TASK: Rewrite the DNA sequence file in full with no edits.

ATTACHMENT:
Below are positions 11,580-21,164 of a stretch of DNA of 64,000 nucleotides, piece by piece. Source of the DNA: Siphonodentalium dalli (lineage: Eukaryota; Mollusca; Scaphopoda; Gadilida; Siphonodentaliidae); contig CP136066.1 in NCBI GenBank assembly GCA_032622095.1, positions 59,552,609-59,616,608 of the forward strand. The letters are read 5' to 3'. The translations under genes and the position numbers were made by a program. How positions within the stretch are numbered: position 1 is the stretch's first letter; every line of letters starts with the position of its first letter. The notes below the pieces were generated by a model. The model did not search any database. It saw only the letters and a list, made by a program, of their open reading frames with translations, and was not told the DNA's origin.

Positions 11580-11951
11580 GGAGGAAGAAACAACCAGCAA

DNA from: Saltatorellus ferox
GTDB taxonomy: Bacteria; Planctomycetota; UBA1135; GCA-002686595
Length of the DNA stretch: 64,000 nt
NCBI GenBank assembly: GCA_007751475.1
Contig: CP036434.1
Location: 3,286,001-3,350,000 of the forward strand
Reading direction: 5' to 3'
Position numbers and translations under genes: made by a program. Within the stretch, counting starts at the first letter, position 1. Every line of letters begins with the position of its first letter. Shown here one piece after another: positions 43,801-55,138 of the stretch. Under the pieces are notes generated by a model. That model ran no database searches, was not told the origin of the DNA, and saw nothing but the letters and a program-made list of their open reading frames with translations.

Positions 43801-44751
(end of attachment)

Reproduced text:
Below are positions 11,580-21,164 of a stretch of DNA of 64,000 nucleotides, piece by piece. Source of the DNA: Siphonodentalium dalli (lineage: Eukaryota; Mollusca; Scaphopoda; Gadilida; Siphonodentaliidae); contig CP136066.1 in NCBI GenBank assembly GCA_032622095.1, positions 59,552,609-59,616,608 of the forward strand. The letters are read 5' to 3'. The translations under genes and the position numbers were made by a program. How positions within the stretch are numbered: position 1 is the stretch's first letter; every line of letters starts with the position of its first letter. The notes below the pieces were generated by a model. The model did not search any database. It saw only the letters and a list, made by a program, of their open reading frames with translations, and was not told the DNA's origin.

Positions 11580-11951
11580 GGAGGAAGAAACAACCAGCAA

DNA from: Saltatorellus ferox
GTDB taxonomy: Bacteria; Planctomycetota; UBA1135; GCA-002686595
Length of the DNA stretch: 64,000 nt
NCBI GenBank assembly: GCA_007751475.1
Contig: CP036434.1
Location: 3,286,001-3,350,000 of the forward strand
Reading direction: 5' to 3'
Position numbers and translations under genes: made by a program. Within the stretch, counting starts at the first letter, position 1. Every line of letters begins with the position of its first letter. Shown here one piece after another: positions 43,801-55,138 of the stretch. Under the pieces are notes generated by a model. That model ran no database searches, was not told the origin of the DNA, and saw nothing but the letters and a program-made list of their open reading frames with translations.

Positions 43801-44751